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Wall Street Journal – Worldwide News Briefs For February 2, 2007 February 2, 2007

Posted by notapundit in US News, World News.
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A NEW U.S. INTELLIGENCE ESTIMATE warns that the Iraq security situation will deteriorate without measurable progress in halting the violence. The military is investigating reports that a U.S. copter crashed near Baghdad.
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A senior Pentagon official resigned over controversial remarks in which he criticized lawyers who represent terrorism suspects, the U.S. Defense Department said.
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Bush allies fought to stymie a Senate rebuke on Iraq. Sens. Lieberman, McCain and Graham introduced a resolution endorsing additional troops and demanding Maliki show progress.
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Hundreds of workers in Iran have set up piping, control panels and electric cables for Tehran’s underground uranium enrichment plant, diplomats said Friday.
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A federal judge refused to throw out a lawsuit against the Army Corps of Engineers alleging that a controversial navigation channel caused flooding during Hurricane Katrina.
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A U.N. envoy recommended internationally supervised statehood for Kosovo, but Serbia’s president rejected the proposal, saying it ‘opens the possibility of independence’ for the province.
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At least 14 people were killed in Florida as severe thunderstorms and at least one tornado struck the center of the state, destroying homes and causing power outages.
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The Senate voted to boost the federal minimum wage $2.10 to $7.25 an hour over two years, but the business tax breaks paired with the bill face hurdles in the House.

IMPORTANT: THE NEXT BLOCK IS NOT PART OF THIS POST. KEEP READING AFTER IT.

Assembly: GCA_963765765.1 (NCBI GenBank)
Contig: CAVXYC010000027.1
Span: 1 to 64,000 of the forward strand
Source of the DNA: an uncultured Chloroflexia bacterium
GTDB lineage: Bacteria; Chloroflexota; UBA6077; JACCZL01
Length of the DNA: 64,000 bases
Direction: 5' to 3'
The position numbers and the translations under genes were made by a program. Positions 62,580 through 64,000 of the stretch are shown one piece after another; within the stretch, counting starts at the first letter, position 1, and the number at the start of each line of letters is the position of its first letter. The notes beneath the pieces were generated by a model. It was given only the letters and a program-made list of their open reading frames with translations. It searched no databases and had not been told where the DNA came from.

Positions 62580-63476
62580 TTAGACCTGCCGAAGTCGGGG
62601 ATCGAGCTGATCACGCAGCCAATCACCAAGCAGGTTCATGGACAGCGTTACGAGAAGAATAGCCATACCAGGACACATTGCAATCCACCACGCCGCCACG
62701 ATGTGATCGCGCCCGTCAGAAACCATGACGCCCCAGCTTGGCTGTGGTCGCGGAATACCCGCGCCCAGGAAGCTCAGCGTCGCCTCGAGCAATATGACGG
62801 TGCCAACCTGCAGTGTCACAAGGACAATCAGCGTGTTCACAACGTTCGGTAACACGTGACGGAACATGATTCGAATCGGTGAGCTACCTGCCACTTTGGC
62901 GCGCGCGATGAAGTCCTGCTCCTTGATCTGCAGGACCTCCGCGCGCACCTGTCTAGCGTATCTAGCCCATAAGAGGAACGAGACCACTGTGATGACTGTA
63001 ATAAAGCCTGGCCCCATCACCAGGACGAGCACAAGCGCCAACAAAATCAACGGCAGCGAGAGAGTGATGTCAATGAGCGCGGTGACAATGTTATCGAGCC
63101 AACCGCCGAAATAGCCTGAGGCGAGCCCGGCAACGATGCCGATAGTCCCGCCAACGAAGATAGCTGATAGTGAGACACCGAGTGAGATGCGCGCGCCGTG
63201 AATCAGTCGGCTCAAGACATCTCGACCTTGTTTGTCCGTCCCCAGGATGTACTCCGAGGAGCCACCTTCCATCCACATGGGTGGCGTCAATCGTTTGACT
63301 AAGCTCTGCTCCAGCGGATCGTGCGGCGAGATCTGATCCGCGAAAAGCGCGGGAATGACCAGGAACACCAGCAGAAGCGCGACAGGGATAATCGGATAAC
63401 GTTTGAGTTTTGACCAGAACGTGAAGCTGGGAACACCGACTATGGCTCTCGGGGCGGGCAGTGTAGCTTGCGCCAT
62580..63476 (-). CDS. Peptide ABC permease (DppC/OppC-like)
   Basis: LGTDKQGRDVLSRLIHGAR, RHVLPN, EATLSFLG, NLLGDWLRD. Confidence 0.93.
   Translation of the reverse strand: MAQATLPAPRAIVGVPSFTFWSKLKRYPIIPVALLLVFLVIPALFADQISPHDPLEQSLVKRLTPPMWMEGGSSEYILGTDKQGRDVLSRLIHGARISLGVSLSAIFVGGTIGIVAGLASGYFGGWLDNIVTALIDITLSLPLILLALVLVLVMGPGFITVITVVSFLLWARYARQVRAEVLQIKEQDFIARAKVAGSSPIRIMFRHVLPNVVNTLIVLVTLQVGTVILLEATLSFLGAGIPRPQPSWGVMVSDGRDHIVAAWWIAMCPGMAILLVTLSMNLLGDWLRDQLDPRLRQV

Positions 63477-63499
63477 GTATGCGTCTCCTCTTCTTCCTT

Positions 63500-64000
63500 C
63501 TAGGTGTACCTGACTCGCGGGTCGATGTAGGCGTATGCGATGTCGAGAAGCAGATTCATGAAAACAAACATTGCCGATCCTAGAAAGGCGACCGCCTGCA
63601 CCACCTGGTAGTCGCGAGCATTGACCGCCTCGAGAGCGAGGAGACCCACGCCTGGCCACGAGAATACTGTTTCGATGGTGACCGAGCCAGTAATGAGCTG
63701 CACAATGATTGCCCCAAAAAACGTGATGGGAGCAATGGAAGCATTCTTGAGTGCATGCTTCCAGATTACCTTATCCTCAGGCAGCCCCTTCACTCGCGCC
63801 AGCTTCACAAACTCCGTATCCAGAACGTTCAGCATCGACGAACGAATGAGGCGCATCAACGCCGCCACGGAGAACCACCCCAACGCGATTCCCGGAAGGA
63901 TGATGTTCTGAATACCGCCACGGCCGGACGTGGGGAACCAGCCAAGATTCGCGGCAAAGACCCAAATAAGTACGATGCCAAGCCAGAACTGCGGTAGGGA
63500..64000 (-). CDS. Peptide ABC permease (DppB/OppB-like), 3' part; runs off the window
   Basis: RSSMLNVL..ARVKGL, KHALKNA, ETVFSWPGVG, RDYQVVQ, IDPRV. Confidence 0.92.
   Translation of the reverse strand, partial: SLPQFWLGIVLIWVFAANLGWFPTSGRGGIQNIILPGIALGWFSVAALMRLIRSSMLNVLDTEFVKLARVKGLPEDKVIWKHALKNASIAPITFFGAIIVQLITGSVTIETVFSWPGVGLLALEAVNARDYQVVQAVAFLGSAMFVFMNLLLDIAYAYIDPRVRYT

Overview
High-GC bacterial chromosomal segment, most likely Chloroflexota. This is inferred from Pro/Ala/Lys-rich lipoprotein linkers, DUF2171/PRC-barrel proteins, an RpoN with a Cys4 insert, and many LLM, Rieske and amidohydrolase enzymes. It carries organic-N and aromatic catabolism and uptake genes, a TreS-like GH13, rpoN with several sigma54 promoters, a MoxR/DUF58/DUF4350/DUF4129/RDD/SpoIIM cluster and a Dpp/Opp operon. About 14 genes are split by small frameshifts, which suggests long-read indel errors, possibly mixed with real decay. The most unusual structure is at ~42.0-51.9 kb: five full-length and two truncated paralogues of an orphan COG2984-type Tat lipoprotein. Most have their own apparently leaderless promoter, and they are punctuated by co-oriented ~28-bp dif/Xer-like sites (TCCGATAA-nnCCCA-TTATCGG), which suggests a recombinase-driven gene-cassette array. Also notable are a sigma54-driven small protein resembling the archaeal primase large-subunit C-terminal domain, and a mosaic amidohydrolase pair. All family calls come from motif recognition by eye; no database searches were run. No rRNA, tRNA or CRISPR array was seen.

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A U.N. global-warming paper gave the firmest assessment yet that human activity is the cause, dialing up pressure for action.
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Libby is fighting to keep his grand-jury testimony about the leak of a CIA operative’s name from being released and broadcast in the media.
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Resurgent violence in Gaza between Hamas and Fatah forces killed seven people, destroying a brief truce and forcing thousands to huddle in their homes to escape the crossfire.
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Putin said Russia is economically robust, a victim of unfair suspicions abroad and wary of U.S. intentions, during his annual address.
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Executive Tsang promised tax cuts and new jobs as he declared his candidacy for a second term as Hong Kong’s leader, and said he was open to a public debate with his opponent.
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The European Commission expressed disappointment at a U.S. plan to overhaul subsidies to its farmers. Farm products are at the heart of a global trade round expected to tear down trade barriers and boost global wealth.
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The CDC issued flu-pandemic guidelines that include a ranking system of progressively tougher responses like those for hurricanes.
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Federal officials unveiled a system for predicting the severity of the next world-wide outbreak of a super flu, drawing from the current hurricane-warning system.
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The Army Corps of Engineers has determined that 122 levees across the U.S. are at risk of failing. California led the list with 37.
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Scholastic scheduled July 21 for the release of “Harry Potter and the Deathly Hallows” and set a cover price of $34.99 for the novel.
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The chief of Thailand’s airports quit ahead of his evaluation before the company’s board, in the latest event in a cascade of bad publicity about the showcase facility.
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Gian Carlo Menotti, a Pulitzer-prize winning opera composer and founder of Italy’s Festival of Two Worlds, died at 95.

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